Fantasy Baseball: Is Randal Grichuk's 2015 Season Sustainable?
Recently, there has been some debate as to whether or not the St. Louis Cardinals should have been more active in the market for additional outfield help.
Part of this argument centers around the ability to move Stephen Piscotty to first base, but an element not getting enough attention in the discussion was the play of Randal Grichuk and what the Cardinals can expect from their new seemingly full-time center fielder.
The uncertainty around the sort of player Grichuk can become caught my eye, as the Cardinals seem to be banking on him for a substantial 2016 role. So I decided to dig a little deeper.
The trait that stands out the most about Grichuk is his hard-hit percentage. Per FanGraphs, Grichuk’s HARD% of 36.9% was 10th among all outfielders, and tied for 26th among all batters with a minimum of 300 at-bats. So, yeah -- when Grichuk makes contact, he hits the ball hard.
With the good, however, comes the bad: Grichuk struck out in 31.4% of his registered at-bats in 2015, sixth in all of baseball over the same sample. So the general idea on Grichuk we can develop is that, while he hits the ball really, really hard, he just doesn’t hit the ball a lot.
In theory, this seems like a fine profile for both fantasy owners and the Cardinals alike. After all, Grichuk’s prorated 2015 numbers across 550 at-bats gives us 28 home runs, and in just 350 plate appearances, he was worth 3.1 fWAR. And while we can’t quantify the actual effect, Grichuk played a significant part of the year with lower back and elbow issues. With the prospect of a healthy start in 2016, you could even argue that an increase in his prorated numbers is within the scope of reasonable outcomes.
As well all know, though, projections don’t always work this way. In looking deeper at Grichuk’s 2015, a few red flags present themselves. The first has to be his .365 BABIP, which was a top 15 number in baseball. Traditionally, it’s easy to look at this number and assume standard regression to the league average of .299, meaning Grichuk would see a decline in most every offensive category. This might be a little too simplistic, though, as it’s safe to project above average BABIPs for players that hit the ball as hard as Grichuk. After all, the harder the ball comes off the bat, the more likely it will find room in the field, right?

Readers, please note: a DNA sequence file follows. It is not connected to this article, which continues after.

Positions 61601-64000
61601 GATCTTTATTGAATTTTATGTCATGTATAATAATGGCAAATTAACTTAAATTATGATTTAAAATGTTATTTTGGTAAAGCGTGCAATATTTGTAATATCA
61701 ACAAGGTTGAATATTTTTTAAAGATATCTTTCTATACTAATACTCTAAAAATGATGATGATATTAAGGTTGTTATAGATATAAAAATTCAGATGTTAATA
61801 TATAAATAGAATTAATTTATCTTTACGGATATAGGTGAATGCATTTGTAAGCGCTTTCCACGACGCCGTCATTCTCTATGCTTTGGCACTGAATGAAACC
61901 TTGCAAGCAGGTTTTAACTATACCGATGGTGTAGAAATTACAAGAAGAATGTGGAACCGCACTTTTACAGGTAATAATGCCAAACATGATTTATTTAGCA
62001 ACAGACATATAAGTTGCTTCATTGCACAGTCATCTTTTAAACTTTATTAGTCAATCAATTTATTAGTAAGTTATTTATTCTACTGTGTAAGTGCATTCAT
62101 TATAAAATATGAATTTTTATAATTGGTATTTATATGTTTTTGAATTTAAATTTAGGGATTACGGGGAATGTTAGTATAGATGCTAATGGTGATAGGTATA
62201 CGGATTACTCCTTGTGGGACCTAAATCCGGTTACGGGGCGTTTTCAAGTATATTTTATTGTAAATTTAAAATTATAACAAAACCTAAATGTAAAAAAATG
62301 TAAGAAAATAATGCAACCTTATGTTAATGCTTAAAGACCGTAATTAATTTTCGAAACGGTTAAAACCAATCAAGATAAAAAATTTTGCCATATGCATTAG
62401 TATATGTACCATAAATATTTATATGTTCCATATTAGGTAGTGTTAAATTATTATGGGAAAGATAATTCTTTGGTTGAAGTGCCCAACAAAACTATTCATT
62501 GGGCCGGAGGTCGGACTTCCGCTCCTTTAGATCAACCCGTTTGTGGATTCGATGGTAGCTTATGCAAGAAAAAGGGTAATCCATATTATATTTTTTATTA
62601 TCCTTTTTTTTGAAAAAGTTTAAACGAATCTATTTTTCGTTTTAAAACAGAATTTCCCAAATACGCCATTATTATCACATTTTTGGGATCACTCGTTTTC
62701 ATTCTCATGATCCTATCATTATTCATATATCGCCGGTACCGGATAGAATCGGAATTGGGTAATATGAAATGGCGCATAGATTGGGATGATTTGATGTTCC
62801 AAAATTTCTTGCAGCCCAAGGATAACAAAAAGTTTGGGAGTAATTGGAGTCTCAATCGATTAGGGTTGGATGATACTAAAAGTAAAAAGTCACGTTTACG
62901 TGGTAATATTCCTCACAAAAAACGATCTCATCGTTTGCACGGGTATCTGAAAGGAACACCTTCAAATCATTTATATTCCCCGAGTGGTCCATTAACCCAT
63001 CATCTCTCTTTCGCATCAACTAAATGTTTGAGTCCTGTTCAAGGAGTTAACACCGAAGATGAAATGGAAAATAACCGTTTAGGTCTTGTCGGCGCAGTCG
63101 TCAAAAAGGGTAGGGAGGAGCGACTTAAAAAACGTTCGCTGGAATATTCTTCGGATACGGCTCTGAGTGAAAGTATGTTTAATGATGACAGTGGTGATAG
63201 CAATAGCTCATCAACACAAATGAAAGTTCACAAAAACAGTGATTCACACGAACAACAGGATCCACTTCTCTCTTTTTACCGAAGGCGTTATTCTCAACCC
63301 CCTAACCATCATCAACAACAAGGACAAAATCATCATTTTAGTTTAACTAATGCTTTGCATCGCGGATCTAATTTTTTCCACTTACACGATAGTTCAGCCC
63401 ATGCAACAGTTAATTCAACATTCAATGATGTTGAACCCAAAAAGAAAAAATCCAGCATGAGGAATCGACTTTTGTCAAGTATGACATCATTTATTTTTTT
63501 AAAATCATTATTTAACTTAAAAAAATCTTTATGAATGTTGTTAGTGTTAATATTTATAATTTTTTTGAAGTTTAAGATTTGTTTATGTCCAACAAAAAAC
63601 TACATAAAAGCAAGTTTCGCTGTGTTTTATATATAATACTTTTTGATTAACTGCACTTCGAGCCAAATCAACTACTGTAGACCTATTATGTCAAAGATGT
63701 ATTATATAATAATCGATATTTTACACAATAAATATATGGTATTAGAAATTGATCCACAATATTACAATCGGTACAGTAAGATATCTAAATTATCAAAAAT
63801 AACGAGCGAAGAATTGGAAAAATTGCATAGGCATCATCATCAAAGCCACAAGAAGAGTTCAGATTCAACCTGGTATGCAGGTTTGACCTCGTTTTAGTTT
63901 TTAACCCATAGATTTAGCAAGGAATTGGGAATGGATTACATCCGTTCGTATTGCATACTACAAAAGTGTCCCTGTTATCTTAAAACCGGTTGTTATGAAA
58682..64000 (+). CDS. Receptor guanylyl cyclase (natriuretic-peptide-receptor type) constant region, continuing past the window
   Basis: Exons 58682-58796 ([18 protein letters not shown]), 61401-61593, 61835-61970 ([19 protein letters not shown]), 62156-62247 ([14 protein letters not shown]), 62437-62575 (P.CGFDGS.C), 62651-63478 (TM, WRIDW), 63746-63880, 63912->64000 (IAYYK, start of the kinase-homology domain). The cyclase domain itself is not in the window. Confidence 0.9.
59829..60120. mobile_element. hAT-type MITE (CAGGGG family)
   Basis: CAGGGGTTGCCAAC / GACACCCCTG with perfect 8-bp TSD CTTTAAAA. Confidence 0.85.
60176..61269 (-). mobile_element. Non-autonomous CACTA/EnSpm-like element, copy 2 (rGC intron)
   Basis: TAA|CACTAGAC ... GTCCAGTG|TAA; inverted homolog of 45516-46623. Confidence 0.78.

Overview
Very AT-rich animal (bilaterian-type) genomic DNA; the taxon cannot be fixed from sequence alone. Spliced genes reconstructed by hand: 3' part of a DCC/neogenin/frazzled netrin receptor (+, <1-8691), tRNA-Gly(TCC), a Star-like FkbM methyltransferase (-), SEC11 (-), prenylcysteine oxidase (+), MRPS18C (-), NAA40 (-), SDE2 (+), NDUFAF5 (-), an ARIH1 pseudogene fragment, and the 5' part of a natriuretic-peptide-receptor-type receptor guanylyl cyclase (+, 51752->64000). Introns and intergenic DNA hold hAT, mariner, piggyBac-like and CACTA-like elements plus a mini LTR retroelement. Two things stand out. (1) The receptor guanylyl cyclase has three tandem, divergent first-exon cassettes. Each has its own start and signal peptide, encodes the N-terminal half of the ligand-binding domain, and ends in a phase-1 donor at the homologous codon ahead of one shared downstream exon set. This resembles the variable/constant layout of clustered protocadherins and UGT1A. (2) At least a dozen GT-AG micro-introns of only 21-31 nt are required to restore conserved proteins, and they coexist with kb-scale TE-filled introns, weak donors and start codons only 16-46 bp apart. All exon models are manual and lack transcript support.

Looking at the players higher on the BABIP listing than Grichuk with a similar hard-hit percentage gives the following comps: Bryce Harper, Joey Votto, Kris Bryant, Paul Goldschmidt, Miguel Cabrera, and Miguel Sano. It's an encouraging list to say the least.
Looking at the released Steamer projections over at FanGraphs gives Grichuk a BABIP of only .295, below the league average for 2015. I suppose the reason for this is the projected decrease in strikeout percentage (31.4% in 2015 down to 24.4%), which could be indicative of more soft contact. However, this line of thinking doesn’t take away from the already existent hard hit balls. So, while his hard-hit percentage, strikeout percentage, and BABIP all may decline by turning a few strikeouts into soft contact, this doesn’t take away from the already existing sample of hard hit balls that should still be around in 2016.
Grichuk doesn’t really walk much, either. His walk rate of 6.3% was almost a point and a half lower than the league average. Additionally, Steamer has his walk rate falling even lower to 5.5% in 2016. ZiPS is even more fearful of his plate discipline, projecting a 5.1% 2016 walk rate. There are some big plate discipline problems. The cliff of power hitters that don’t walk much and strike out a lot is real and steep, so we surely have a good amount of risk in Grichuk. If his hard-hit percentage slips at all, or even significantly, disaster is a real possibility.
So, let’s compile what we know of Grichuk as a hitter. He doesn’t walk much, and he strikes out a lot. But when he does hit the ball, he hits it hard. Really hard.
And he has pretty good job security, as the Cardinals only have Tommy Pham on the roster as any real threat to center field playing time. Also, even if he keeps up his abnormally high strikeouts, the power should still follow.
As a result, projecting Grichuk between 22 and 25 home runs in 2016 seems reasonable, which would be above his projections of 19 (ZiPS) and 21 (Steamer). And considering the list of guys with similarly high BABIP and hard-hit percentages, there’s a real ceiling there as well.
If you think Grichuk’s current NFBC average draft position of 194 seems way too low, then, well, join the club.